When I’m under pressure or feeling irritable (like recently, when I was organising a birthday party for small children), I keep coming back to passages like this. Despite everything, they have a deep significance to me, and inspire me to be a better person in a way that’s unlike anything else. I recognise the description, and I want to be that person.
Image courtesy of Billy Alexander, used with permission
So God told Joshua to go to Jericho, but there were some other people living there already, who God didn’t like so much, so He genocided them out of the way, which just shows how much He loves us, doesn’t it, children?
My boys have a fairly large collection of Bible stories in one form or another, all written for or targeted towards young children. These various books all tell the same handful of stories in their own way, and it’s astonishing to see just how many of those stories are fundamentally unpleasant – tales of murder, genocide, death and destruction. Here’s a sample of the most common stories:
Jonah – God sends a message to the city of Nineveh, ordering them to worship Him or face the consequences. His chosen messenger objects and flees, not because of a moral objection to violent coercion, but because he wants those nasty foreigners wiped out and fears that if he delivers the message, they’ll end up worshipping his God. So God has him swallowed by an enormous fish until Jonah comes round to His way of thinking.
David and Goliath – A delightful war story for tiny tots, this heartwarming tale tells of how an entire army was scared of taking on an enemy giant, but no one seemed to mind sending a young boy to face him. So David came to be a war hero by killing a man in single combat. And then the rest of the Philistine army was brutally slaughtered.
Daniel – Held captive in a foreign country, a young man is condemned to be eaten by lions. But God saved him in the end, so that’s not really so bad, is it?
Walls of Jericho – God chooses somewhere for the Jews to live, but unfortunately some people are living there already. So He arranges to make the walls of the city collapse so that the inhabitants can be slaughtered.
Noah’s Ark – An old children’s favourite. The jolly story of how God decided He’d screwed up first time round and put too much evil in the mix, so attempted to purify His perfect creation by drowning all but 8 people. Oh, and some animals. Look, animals! Nice, fluffy, cute animals…
Many parents, especially Christians, are very worried about young children being exposed to violence and disturbing themes in books and on TV, but for some reason those parents seem to positively encourage exposure to Bible stories that are far worse. Interestingly, though, while murder and genocide are fun for the whole family, Bible stories which involve sex don’t get a mention – clearly, that would be entirely inappropriate!
Whether you’re a literalist or not, why would you think these were suitable stories for young children? No one would consider genocide and murder to be bedtime reading in any other context, whether the stories are fact or fiction. As ever, it seems that horrific acts become innocuous and even charitable when God does them.
But I’m not prepared to give God a free pass. I’m no fan of Mary Whitehouse or her methods, but it’s fascinating to consider what she might have made of the Bible if she’d approached it in the same way as the many publications and broadcasts she complained about. So I’m going to start a new project to investigate that question, called the Blue Pencil Bible.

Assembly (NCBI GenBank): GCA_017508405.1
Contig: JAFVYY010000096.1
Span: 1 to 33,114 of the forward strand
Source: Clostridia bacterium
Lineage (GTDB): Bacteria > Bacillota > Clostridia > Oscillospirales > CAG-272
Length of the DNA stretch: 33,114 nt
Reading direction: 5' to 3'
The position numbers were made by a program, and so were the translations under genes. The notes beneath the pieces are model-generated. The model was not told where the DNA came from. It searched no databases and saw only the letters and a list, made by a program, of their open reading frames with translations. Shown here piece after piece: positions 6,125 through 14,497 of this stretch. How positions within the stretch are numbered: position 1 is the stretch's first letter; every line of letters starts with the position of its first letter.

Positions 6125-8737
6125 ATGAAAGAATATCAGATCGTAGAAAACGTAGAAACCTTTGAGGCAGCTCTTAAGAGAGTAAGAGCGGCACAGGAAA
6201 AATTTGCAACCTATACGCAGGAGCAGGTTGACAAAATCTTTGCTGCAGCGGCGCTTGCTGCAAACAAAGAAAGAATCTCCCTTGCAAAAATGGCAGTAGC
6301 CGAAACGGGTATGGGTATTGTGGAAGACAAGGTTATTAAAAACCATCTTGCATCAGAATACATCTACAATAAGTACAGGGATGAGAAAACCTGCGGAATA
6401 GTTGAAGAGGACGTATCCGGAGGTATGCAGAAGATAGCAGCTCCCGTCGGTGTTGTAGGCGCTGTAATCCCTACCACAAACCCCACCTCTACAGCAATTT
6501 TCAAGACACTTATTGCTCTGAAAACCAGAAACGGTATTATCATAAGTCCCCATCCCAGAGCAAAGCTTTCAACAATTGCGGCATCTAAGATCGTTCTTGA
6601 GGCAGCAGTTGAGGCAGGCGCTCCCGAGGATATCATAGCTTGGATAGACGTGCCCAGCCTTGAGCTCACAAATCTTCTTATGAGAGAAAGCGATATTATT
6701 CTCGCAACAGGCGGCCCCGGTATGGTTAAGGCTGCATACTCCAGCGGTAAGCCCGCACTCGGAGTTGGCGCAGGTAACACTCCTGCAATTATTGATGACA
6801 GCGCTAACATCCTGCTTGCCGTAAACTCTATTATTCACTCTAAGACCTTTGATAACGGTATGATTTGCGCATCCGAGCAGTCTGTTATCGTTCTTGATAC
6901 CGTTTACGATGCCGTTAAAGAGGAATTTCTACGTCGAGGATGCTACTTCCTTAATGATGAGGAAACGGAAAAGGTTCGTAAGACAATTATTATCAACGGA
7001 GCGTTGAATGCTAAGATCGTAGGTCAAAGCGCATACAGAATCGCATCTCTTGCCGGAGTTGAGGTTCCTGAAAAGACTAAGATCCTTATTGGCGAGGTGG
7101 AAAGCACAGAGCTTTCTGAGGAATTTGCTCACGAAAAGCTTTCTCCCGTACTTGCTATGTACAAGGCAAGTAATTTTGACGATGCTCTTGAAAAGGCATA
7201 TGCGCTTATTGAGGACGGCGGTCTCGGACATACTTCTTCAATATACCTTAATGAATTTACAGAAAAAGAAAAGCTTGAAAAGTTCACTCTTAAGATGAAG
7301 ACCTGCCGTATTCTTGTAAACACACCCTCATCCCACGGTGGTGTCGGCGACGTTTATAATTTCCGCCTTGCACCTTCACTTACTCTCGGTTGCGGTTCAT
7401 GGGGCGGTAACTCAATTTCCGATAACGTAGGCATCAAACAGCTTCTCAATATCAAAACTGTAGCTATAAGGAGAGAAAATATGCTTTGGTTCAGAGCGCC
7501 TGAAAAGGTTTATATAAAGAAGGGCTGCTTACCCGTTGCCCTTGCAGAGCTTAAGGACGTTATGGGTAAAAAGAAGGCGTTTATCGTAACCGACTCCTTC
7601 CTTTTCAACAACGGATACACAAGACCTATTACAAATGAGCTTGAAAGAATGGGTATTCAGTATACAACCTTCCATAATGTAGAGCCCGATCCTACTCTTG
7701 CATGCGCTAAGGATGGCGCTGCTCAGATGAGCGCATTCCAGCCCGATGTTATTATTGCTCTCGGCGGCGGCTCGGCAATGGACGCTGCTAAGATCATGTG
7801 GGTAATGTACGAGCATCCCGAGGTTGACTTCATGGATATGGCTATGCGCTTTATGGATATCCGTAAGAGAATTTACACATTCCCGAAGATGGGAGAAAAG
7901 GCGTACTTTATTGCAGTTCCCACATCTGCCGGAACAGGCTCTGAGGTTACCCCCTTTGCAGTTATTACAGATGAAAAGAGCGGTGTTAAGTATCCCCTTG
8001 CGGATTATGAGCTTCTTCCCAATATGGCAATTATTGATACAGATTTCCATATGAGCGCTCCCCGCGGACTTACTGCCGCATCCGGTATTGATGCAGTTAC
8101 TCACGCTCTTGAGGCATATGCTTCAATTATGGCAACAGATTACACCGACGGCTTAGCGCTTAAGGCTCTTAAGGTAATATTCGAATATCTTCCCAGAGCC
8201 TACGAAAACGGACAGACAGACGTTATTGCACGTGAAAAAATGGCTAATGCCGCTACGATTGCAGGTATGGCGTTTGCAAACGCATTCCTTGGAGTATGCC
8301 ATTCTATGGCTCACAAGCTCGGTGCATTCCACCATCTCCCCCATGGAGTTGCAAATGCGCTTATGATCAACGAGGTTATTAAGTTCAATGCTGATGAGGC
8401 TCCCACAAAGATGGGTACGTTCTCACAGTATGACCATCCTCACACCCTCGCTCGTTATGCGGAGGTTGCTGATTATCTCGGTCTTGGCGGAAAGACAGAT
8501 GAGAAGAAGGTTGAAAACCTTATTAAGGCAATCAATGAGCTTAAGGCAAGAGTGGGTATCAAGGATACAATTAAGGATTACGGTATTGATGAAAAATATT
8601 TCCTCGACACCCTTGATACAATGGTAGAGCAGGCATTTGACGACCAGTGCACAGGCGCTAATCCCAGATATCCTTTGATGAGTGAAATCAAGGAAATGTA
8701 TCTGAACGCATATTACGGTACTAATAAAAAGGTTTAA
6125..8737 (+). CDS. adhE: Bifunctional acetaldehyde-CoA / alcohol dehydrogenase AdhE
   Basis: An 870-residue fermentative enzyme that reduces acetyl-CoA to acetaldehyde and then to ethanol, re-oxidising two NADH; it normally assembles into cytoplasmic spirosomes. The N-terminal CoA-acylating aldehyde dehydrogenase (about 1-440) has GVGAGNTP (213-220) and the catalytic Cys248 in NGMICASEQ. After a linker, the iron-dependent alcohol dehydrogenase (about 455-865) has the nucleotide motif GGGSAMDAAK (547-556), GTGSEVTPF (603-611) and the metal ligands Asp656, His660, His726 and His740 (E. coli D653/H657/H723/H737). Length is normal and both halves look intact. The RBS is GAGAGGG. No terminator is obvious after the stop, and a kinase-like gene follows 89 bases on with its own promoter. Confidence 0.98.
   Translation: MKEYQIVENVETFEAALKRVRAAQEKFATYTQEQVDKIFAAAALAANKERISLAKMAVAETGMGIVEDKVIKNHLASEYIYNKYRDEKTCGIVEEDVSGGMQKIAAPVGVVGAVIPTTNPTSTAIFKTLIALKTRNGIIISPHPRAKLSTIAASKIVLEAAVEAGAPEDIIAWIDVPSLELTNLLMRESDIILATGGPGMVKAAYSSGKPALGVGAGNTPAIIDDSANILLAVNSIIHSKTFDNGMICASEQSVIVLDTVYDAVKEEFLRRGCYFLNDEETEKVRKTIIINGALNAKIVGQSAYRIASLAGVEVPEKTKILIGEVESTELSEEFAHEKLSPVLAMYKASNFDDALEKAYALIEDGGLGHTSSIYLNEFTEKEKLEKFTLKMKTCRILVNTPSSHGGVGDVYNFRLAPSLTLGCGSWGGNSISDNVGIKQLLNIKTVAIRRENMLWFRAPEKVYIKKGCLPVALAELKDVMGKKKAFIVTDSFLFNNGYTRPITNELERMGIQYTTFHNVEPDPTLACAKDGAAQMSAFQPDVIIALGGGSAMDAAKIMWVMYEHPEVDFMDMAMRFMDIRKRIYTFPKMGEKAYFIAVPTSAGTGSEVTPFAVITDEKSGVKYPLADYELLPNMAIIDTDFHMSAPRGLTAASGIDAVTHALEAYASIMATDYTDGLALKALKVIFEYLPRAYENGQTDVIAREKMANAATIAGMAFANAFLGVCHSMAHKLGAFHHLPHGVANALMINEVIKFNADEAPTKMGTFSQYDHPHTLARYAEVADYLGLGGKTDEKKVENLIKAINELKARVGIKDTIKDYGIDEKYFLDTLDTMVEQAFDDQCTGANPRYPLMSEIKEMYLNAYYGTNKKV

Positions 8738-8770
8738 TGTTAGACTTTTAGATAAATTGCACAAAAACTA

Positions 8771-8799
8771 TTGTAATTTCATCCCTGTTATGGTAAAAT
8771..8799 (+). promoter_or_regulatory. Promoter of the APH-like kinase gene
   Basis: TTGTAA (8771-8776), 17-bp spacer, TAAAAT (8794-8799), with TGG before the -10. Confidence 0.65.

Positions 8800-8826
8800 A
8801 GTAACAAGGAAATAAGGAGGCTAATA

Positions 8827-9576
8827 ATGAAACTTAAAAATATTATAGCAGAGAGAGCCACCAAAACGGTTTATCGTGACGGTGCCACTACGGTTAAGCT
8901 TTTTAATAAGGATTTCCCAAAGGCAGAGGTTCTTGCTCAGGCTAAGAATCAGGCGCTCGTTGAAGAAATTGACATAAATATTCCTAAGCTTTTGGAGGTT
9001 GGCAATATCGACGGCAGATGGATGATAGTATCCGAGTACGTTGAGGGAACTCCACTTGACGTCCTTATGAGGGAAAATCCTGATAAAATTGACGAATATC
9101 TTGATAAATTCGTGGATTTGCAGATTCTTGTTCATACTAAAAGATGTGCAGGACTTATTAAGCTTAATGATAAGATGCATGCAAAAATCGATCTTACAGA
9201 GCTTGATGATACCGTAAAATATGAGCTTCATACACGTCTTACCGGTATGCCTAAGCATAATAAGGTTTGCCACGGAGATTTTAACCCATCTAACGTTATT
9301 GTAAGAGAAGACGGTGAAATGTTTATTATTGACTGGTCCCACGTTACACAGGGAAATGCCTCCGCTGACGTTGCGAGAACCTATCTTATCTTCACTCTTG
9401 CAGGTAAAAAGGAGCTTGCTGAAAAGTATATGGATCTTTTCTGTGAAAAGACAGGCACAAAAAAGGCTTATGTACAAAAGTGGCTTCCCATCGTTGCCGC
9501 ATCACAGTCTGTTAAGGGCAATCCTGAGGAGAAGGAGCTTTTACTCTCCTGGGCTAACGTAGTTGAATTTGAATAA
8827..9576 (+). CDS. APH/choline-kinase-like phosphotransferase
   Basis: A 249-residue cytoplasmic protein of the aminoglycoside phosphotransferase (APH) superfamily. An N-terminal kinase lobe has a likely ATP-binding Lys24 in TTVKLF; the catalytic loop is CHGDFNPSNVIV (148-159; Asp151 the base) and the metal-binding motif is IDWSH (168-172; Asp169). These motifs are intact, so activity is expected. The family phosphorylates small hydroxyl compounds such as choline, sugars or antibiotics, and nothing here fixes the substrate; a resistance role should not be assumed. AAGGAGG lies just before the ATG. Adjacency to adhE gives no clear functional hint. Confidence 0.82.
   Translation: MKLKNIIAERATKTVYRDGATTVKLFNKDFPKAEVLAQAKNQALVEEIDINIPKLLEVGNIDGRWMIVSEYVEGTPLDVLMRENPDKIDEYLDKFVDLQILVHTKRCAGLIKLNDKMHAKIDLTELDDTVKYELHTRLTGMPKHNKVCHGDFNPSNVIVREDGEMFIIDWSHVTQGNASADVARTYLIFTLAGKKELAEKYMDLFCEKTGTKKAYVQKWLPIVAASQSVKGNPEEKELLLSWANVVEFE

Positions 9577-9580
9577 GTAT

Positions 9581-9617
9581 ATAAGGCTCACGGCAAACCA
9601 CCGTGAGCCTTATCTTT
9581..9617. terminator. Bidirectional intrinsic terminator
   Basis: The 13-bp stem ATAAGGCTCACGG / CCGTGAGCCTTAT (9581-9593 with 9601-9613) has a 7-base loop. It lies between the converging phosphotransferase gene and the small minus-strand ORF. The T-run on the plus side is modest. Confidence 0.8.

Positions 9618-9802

Have you ever tried to zoom in on a digital picture to examine some detail or other? I did once, out of curiosity, and was astonished at the results. At normal size, the picture looked like it was as detailed as you could wish, but even at double magnification, you can clearly see pixellation. Zoom in much further, and it barely looks like a picture at all, more a collection of coloured blocks. Looking closely at the detail shows that the picture isn’t nearly as detailed and precise as you might have thought.
All of which is a very dodgy analogy to lead into another moan about religion. The Bible makes all sorts of claims which look harder and harder to believe in the more you examine the details and practicalities. I couldn’t honestly say whether I ever believed them in a strictly literal sense, because I tried not to think too hard about them, but I was never all that worried about treating them as holy mysteries. When I started thinking about the detailed hows, whats and whys, though, it broke the spell and they stopped making any sense at all.
Starting from the beginning, the virgin birth. Ecumenical Christian theology is that Jesus is God’s son, “begotten, not created”. Leaving aside the mindboggling mechanics of the conception (possibly the one time when crying out “Oh God” during sex might be entirely appropriate), we can rule out parthenogenesis due to Jesus’s sex, so where does the additional DNA come from? Does God the Father have DNA? Wouldn’t that make him a part of His own creation, rendering the incarnation unnecessary? But if God doesn’t have DNA, it either belongs to someone else, or it was specially created, either of which is a theological no-no.
Maybe you don’t see the problem, so how about some miracles? I’ve mentioned before that I remember being baffled when I was about 7 (before growing up and learning to ignore the obvious) by the feeding of the 5,000. How did it work? What would you have seen if you’d been standing there, watching? Was it like a sleight of hand every time Jesus broke a bit off? In fact, the question in all of these cases comes down to this: what would the theoretical “perfect observer” actually see? Put in those terms, I’ve yet to hear a satisfactory answer to any of these questions.